I understand why pro-life groups want to disassociate themselves from Donald Trump’s convoluted thoughts about women who seek abortions needing to be penalized. But doesn’t Russell Moore go too far when he says these women are victims of a culture and industry that is pro-choice?
One of the worst misconceptions about pro-life Americans is that we are pro-baby and anti-women. Unfortunately, the pro-life movement hasn’t always done a good job of defeating this notion. It’s true that some rhetoric on our side has lacked compassion and holistic concern for the well-being of mothers, especially unwed moms. But despite our imperfections, the pro-life movement has indeed been remarkably consistent about our desire not only to tear down abortion culture but to build a culture of life and human flourishing in its stead. This is the conviction that has built thousands of crisis pregnancy centers, funded hundreds of adoptions., and come alongside countless numbers of women, and men, with practical acts of mercy and love.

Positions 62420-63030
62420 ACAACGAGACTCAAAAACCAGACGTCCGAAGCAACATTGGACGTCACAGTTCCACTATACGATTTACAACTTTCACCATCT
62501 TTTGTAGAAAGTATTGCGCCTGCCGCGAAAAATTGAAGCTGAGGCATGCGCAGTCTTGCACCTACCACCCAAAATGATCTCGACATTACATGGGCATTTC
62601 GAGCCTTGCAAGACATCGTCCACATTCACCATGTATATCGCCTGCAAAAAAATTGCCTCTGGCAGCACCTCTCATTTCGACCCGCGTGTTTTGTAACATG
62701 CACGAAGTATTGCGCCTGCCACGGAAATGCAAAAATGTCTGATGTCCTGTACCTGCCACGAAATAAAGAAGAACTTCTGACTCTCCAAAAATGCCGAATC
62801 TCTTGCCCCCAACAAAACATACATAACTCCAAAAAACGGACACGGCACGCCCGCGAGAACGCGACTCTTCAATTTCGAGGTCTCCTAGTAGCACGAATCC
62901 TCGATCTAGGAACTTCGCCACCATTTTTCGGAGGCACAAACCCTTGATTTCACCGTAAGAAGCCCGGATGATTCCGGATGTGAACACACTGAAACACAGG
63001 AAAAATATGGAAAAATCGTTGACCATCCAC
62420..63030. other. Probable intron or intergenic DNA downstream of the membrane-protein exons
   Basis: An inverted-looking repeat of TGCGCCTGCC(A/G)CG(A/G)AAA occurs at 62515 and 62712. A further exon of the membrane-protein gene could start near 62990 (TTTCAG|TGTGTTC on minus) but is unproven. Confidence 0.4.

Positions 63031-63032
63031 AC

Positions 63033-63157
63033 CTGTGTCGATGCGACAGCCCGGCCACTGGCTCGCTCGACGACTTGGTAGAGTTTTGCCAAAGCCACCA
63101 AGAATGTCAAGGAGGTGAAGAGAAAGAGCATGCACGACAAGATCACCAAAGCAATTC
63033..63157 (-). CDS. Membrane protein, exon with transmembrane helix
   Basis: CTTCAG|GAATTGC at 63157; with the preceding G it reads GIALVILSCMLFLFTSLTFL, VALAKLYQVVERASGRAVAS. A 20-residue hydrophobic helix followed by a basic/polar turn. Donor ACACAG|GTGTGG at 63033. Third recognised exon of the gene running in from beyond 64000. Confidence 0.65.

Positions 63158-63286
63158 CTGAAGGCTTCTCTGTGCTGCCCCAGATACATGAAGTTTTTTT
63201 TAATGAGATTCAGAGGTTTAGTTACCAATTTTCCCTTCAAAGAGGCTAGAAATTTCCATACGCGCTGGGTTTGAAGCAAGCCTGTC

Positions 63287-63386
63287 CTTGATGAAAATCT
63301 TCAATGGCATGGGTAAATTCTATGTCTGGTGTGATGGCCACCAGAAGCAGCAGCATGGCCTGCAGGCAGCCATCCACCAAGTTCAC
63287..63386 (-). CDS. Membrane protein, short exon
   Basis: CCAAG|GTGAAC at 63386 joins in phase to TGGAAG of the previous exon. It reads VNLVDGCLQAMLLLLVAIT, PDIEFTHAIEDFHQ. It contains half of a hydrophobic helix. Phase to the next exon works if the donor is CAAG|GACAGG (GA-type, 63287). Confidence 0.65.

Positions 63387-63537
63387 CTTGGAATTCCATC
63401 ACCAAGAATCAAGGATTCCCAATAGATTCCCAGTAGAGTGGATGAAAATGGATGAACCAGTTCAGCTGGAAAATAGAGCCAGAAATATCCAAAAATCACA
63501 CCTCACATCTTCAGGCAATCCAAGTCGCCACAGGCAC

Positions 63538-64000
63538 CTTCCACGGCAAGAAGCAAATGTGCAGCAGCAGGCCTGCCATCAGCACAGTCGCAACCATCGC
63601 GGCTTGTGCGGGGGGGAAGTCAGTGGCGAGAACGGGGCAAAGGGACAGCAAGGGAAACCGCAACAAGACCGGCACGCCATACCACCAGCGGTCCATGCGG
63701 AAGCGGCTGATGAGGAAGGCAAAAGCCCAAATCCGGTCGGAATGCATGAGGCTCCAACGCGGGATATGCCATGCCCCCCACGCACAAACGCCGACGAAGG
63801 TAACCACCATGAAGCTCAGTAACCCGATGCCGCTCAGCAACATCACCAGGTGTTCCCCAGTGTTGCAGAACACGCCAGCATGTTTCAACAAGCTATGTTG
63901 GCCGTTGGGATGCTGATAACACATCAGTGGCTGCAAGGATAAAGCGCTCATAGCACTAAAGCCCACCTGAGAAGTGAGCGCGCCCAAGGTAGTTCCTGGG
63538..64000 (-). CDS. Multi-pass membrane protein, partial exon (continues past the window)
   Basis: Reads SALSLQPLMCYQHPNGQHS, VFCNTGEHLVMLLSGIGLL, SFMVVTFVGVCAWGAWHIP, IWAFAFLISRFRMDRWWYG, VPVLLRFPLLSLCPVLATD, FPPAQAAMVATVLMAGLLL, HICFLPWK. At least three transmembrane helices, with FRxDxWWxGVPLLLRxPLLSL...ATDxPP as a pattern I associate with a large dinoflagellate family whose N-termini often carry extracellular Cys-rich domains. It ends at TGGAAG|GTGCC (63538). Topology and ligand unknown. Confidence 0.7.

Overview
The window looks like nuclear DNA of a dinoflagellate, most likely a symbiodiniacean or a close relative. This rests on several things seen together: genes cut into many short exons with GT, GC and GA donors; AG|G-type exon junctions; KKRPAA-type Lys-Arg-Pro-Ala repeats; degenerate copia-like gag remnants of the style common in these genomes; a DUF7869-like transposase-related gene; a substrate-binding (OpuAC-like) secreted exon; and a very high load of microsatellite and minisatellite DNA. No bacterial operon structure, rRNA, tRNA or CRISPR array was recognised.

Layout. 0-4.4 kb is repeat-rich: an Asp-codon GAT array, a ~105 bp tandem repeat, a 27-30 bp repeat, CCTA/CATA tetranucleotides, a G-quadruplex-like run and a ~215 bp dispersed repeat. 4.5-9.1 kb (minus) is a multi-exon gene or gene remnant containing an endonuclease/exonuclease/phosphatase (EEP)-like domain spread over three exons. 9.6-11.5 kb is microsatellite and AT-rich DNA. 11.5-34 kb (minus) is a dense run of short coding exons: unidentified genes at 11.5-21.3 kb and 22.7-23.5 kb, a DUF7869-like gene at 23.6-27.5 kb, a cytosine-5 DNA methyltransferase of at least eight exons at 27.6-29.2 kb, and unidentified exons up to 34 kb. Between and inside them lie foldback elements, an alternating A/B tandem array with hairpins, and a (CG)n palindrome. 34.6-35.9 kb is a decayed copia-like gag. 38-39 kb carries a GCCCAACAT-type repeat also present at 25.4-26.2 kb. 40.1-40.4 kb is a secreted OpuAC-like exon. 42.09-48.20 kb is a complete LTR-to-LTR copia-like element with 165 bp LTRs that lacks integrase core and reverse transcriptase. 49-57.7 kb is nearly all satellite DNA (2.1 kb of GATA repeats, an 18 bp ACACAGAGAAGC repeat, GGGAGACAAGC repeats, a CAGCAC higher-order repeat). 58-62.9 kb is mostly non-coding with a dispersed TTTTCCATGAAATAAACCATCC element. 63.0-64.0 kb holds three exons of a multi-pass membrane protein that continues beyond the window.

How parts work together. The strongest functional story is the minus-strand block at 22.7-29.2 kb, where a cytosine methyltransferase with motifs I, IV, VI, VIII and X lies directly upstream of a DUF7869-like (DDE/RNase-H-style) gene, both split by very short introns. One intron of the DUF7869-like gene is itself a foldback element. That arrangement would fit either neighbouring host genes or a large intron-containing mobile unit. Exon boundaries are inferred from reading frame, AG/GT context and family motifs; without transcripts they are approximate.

If abortion were illegal, if it were a form of murder, why does Moore assume the mother is innocent or not responsible for her involvement in the procedure? Does Moore think this is true for wealthy professional women as much as it may be for the poor mothers who can’t afford to have a child? And would he be so forgiving of any number of harmful activities that take place in poor urban neighborhoods?
I get it that the public relations of the pro-life movement needs to avoid looking punitive. But think about it. If a woman in a Southern Baptist Convention congregation had an abortion procedure, would her deacons come along side her and grant forgiveness and offer consolation apart from an admission of guilt and an expression of repentance?
This is not 2k. Two kingdoms theology recognizes that the church’s role is forgiveness (in response to faith and repentance) and that the state’s role is to punish the wicked and reward the good. But a blanket public policy that says mothers walk away scot-free from an activity that has drawn and quartered the United States for the last four decades seems a tad cynical. If something is illegal and someone engages in an activity that breaks the law, law enforcement doesn’t assume that law breakers are victims.